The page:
Selling and administrative expense rose proportionately more than the sales growth (55 percent). This was compounded by the 185 percent increase in interest expense which significantly eroded these gains. Otherwise, all other cost elements were under control. The net income thus went up by only 28 per cent, and because of the issuance of new shares during the period, earnings per share increased by only 9 percent.
Net profit margin in the second year relative to sales dipped slightly compared to the year before despite the the growth in sales. While operating profit margin was better than the previous level by two percentage points, the near three-fold increase in interest expense was the main reason why net profit return on sales did not improve.
Total assets nearly doubled during the period due to the 113 percent increase in net plant and equipment. Accounts receivable, due to the drive to increase sales, more than doubled. There was an increase in cash and cash equivalents of 40 per cent. The increases in fixed assets and receivables were financed mainly from short-term and long-term debt which together caused total liabilities to rise by 134 percent (more than $600,000). The issuance of new shares and retained earnings accounted for the balance of almost $300,000 increase in total assets.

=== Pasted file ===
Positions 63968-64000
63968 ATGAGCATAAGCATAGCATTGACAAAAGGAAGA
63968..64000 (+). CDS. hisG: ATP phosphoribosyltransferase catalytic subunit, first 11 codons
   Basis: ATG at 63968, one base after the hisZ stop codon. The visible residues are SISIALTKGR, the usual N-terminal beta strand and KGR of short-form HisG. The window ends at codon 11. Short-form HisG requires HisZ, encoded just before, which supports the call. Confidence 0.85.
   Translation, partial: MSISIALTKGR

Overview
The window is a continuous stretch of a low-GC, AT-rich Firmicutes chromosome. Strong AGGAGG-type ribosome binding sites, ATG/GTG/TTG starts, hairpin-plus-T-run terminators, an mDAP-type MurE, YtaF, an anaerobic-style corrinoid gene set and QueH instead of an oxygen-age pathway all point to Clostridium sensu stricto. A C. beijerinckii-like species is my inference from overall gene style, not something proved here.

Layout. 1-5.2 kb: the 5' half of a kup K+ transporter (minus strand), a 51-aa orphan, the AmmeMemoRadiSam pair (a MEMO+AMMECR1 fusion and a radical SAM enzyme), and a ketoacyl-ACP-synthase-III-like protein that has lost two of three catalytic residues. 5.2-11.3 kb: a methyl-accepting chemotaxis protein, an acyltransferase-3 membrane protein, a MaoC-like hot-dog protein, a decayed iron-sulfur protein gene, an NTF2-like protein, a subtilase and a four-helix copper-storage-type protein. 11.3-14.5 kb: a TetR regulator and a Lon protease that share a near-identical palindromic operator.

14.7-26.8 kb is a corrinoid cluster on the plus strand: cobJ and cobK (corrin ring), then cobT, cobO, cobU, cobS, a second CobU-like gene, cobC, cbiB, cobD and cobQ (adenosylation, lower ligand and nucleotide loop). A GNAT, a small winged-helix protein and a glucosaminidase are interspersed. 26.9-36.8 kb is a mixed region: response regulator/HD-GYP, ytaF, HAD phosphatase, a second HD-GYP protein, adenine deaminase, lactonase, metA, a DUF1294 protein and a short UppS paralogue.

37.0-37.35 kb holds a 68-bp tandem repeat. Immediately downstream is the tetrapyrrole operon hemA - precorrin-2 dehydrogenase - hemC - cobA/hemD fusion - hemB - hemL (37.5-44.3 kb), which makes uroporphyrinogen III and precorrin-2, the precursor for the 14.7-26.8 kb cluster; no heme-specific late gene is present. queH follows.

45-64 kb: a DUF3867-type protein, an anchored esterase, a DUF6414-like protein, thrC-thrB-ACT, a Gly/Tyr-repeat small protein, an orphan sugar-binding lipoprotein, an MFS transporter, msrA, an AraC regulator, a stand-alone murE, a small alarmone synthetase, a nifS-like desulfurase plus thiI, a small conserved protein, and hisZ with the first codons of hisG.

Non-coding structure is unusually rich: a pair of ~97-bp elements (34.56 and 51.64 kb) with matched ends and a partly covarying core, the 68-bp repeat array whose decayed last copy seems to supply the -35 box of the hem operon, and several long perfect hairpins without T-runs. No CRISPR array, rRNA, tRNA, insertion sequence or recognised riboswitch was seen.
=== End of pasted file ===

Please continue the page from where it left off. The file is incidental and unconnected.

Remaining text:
Profitability. The 44 per cent increase in sales did not effectively translate into an improved return on total assets because of the purchase of additional plant and equipment during the year. A corrected return on assets can be obtained by averaging the year 1 and year 2 assets in the computation. With an average asset of $1,447,000, the return on sales would be 8.29 percent instead of 6.33 percent but it is still lower than the previous years level. The growth in net profit margin markedly failed to keep pace with the growth in sales. The return on stockholders equity was slightly lower than the previous years.
Judged against the industrys